This data, linked to the serial number, allows a specific PCB to be traced back to the source design, exact manufacturing panel placement, component lots, and test results. It enables containment and root cause analysis in case of any quality issues.

Modern factory systems often store this traceability data in a manufacturing execution system (MES) database. The barcode on the PCB acts as a key to retrieve the associated records.

PCB Revision Control

PCB designs are identified by their board number and revision level. This is critical as even small design changes can significantly impact functionality, compatibility, and regulatory compliance.

When a design is changed, it is given a new revision identifier, typically progressing through a sequence like:

  • Initial release: Rev A
  • Minor changes: Rev B, Rev C
  • Major changes: Rev D, Rev E

The revision applies to the schematic diagram, PCB layout, bill of materials (BOM), and assembled board. It is important that the revision is rolled consistently through documentation, manufacturing, and inventory control to ensure the latest approved design is being used.

PCB revisions are marked on the board, controlled in design files, and used in part numbering for bare and assembled boards. This allows changes to be clearly communicated and managed.


PCB identification is a critical aspect of electronics manufacturing, assembly, and support. Boards are uniquely identified by part numbers and serial numbers which are printed on the board and encoded in barcodes. The silkscreen and regulatory marks provide visual identification of the board and its compliance status.

Traceability data linked to the serial number enables boards to be tracked through manufacturing and linked back to design revisions and test results. Properly identifying PCBs by revision ensures the correct design is manufactured and assembled.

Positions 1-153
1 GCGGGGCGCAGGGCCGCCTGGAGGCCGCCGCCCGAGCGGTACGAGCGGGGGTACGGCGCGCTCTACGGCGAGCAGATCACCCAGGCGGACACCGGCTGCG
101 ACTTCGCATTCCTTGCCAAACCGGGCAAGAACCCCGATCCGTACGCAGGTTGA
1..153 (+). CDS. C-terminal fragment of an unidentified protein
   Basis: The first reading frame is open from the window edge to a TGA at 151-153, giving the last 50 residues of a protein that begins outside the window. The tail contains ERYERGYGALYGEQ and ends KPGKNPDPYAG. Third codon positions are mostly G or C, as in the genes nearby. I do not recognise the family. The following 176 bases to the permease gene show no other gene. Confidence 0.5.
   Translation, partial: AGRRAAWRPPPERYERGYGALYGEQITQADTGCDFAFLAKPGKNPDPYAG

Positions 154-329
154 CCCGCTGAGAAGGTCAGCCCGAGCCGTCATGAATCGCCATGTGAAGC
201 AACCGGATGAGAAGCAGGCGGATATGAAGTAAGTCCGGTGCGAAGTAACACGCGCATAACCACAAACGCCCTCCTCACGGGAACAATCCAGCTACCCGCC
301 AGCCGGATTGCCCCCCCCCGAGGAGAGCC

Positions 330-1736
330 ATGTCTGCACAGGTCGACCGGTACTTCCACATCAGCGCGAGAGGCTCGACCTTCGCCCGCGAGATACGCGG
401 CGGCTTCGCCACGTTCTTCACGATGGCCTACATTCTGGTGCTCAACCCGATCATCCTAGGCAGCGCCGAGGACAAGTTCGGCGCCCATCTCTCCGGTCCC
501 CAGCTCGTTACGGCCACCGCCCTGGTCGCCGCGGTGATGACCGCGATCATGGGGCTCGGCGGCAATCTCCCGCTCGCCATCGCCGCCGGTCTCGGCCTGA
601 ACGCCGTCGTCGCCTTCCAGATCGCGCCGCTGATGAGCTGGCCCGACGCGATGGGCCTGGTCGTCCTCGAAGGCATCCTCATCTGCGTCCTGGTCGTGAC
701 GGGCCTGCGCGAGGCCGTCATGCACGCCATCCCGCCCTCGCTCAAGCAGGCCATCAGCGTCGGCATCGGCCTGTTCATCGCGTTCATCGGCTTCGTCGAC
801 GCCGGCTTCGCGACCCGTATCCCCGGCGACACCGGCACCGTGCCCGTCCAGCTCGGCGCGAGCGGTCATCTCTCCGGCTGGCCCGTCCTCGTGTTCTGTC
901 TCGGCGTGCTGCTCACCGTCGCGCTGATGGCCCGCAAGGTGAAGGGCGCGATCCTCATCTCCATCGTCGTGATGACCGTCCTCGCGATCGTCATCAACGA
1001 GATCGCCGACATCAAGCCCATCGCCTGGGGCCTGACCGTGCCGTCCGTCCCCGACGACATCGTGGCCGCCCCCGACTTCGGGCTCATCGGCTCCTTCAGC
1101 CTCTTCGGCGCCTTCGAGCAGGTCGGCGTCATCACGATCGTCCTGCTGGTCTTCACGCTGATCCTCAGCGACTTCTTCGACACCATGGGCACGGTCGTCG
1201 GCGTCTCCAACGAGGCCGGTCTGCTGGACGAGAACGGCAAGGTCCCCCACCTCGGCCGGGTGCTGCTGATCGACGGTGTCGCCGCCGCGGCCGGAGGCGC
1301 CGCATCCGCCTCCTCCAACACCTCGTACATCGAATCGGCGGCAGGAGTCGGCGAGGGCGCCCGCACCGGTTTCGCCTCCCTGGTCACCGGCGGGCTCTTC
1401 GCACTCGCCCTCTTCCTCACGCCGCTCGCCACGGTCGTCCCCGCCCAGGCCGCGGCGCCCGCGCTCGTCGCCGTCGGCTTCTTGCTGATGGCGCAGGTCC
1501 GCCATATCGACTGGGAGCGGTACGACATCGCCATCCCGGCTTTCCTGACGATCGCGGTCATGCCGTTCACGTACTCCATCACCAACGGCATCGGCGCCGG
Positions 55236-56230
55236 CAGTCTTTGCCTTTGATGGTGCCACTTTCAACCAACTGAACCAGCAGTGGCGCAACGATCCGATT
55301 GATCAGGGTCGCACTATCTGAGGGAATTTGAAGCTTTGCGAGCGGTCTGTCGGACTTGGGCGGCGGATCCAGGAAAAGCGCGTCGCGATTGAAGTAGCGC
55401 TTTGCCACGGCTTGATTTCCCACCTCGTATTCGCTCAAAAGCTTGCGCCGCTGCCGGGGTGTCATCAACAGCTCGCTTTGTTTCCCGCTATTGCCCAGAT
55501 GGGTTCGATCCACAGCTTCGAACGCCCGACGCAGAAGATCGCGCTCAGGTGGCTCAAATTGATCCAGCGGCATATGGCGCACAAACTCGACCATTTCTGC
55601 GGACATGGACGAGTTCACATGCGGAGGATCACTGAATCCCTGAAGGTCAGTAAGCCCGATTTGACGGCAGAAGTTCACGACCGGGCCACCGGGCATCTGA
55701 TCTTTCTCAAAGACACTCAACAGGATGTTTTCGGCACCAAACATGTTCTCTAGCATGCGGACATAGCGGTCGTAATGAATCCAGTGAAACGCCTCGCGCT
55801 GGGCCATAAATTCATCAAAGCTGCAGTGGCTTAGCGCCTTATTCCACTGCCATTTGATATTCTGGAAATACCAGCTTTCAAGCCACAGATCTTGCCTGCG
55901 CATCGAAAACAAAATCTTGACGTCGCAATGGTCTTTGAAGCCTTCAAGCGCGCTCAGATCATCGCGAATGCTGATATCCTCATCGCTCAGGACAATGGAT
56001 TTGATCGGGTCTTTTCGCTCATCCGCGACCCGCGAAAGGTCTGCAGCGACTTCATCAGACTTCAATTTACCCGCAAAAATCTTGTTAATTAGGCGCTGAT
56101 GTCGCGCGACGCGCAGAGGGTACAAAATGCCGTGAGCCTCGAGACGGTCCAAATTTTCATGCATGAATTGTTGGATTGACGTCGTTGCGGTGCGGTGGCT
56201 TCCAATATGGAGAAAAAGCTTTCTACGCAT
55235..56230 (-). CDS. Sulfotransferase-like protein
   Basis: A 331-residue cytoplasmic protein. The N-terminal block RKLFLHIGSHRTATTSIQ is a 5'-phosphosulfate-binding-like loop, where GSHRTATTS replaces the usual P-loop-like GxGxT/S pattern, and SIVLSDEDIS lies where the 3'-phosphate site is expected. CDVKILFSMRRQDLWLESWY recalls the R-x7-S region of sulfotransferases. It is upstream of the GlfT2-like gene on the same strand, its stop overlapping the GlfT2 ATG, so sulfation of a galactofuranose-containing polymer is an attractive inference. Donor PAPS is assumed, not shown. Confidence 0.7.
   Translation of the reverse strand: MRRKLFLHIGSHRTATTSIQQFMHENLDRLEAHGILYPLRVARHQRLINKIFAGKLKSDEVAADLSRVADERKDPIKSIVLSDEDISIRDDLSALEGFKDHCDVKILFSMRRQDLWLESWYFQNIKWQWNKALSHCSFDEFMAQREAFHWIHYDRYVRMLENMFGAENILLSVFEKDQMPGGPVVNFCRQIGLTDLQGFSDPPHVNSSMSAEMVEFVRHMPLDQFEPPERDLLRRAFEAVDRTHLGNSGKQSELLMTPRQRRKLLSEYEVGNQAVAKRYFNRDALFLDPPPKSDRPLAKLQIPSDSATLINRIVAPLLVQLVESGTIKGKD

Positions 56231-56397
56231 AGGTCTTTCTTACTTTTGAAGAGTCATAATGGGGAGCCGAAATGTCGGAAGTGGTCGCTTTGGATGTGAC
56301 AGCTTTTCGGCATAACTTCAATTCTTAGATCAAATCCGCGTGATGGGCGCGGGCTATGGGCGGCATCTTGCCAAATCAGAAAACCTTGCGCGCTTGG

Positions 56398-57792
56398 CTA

Efficient systems for PCB identification, marking, and data management are essential for quality control, root cause analysis, and regulatory compliance in electronics production.

Frequently Asked Questions

What is the difference between a PCB part number and serial number?

A PCB part number identifies the specific design or type of PCB, including the revision level. The serial number uniquely identifies each individual board within that design. Multiple boards of the same design will have the same part number but different serial numbers.

Why are barcodes used on PCBs?

Barcodes provide a machine-readable way to quickly identify PCBs and retrieve associated manufacturing data. They can encode part numbers, serial numbers, and other identifiers. Barcodes enable automation of tracking and traceability through production and assembly.

What do the regulatory marks on a PCB mean?

Regulatory marks like UL, CE, FCC and RoHS indicate that the PCB design has been tested and certified to comply with relevant safety, electromagnetic compatibility (EMC), and environmental standards. The marks identify which certifications the board holds.

How are PCB revisions controlled?

When a PCB design is changed, it is assigned a new revision level, typically progressing through letters or numbers (A, B, C or 1, 2, 3). The new revision is rolled out consistently across design files, documentation, part numbers and manufacturing. This ensures changes are clearly identified and the correct revision is used.

What kind of traceability data is recorded for PCBs?

Traceability data for PCBs can include design files, fabrication panel and position, bare board and assembled board test results, component lot numbers, and rework/repair records. This data is typically linked to the board’s serial number in a manufacturing database, enabling boards to be fully traced.